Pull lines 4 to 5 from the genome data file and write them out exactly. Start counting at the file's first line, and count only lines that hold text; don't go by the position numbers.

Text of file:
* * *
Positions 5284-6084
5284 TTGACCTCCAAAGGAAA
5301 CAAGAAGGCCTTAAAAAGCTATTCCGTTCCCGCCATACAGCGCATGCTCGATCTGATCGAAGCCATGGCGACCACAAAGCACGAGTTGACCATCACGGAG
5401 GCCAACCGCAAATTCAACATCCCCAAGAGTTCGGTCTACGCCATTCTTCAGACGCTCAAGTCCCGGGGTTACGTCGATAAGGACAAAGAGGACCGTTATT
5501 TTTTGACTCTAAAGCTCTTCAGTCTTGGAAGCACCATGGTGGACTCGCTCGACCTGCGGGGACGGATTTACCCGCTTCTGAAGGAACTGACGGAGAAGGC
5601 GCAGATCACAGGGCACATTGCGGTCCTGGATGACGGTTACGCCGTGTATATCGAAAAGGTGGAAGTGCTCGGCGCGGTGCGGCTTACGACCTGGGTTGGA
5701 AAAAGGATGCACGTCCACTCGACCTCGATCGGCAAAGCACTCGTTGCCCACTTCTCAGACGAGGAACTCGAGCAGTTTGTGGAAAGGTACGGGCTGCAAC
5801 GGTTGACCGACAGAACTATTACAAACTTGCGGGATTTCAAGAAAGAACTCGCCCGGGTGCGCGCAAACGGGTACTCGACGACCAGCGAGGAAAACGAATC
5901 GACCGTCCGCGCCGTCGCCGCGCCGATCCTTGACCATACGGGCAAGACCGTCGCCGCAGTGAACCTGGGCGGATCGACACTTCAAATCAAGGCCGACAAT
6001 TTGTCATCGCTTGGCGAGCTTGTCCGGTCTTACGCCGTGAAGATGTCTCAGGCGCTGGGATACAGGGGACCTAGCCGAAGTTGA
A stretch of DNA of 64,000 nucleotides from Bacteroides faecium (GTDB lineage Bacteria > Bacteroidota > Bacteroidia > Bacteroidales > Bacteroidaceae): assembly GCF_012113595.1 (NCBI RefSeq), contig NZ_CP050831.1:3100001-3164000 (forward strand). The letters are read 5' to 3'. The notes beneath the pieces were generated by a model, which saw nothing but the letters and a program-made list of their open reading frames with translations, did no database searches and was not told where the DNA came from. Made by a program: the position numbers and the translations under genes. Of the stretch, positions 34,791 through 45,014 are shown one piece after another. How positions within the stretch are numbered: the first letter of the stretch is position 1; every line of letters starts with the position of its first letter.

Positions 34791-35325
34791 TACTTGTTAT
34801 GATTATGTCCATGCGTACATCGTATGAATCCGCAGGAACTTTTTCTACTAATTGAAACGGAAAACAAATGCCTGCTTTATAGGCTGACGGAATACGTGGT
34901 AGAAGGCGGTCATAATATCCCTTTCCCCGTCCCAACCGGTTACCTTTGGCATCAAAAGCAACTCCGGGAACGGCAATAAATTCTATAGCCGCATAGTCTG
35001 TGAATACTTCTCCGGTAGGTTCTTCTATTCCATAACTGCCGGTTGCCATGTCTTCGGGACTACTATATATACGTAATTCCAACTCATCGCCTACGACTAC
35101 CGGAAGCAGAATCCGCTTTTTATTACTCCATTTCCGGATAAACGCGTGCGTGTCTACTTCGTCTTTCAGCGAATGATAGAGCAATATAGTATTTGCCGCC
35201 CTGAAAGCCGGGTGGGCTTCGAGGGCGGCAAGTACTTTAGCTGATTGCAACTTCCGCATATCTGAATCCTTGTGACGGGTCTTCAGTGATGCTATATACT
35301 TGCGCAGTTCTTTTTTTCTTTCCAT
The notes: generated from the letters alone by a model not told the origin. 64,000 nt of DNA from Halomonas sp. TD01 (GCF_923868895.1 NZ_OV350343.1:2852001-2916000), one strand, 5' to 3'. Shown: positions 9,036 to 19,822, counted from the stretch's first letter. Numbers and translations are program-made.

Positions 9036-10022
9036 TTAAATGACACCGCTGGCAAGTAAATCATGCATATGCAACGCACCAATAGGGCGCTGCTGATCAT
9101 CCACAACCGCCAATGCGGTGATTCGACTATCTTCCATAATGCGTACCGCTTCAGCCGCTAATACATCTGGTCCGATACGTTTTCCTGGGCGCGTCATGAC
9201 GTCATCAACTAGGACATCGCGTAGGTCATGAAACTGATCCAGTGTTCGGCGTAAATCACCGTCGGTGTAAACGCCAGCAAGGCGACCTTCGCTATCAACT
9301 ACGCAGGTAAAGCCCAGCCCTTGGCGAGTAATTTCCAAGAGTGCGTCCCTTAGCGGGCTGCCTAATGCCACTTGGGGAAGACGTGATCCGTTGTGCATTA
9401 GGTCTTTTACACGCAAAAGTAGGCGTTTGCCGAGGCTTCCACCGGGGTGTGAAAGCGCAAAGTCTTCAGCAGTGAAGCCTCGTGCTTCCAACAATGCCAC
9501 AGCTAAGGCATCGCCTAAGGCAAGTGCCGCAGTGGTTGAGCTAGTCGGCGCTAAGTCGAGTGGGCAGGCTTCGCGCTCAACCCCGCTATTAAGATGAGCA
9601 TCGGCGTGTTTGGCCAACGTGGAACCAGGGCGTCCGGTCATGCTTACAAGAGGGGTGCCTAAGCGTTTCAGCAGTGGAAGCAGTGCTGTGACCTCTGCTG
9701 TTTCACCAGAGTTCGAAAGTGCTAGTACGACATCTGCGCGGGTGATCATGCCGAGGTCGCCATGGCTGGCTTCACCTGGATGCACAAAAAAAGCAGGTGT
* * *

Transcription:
5401 GCCAACCGCAAATTCAACATCCCCAAGAGTTCGGTCTACGCCATTCTTCAGACGCTCAAGTCCCGGGGTTACGTCGATAAGGACAAAGAGGACCGTTATT
5501 TTTTGACTCTAAAGCTCTTCAGTCTTGGAAGCACCATGGTGGACTCGCTCGACCTGCGGGGACGGATTTACCCGCTTCTGAAGGAACTGACGGAGAAGGC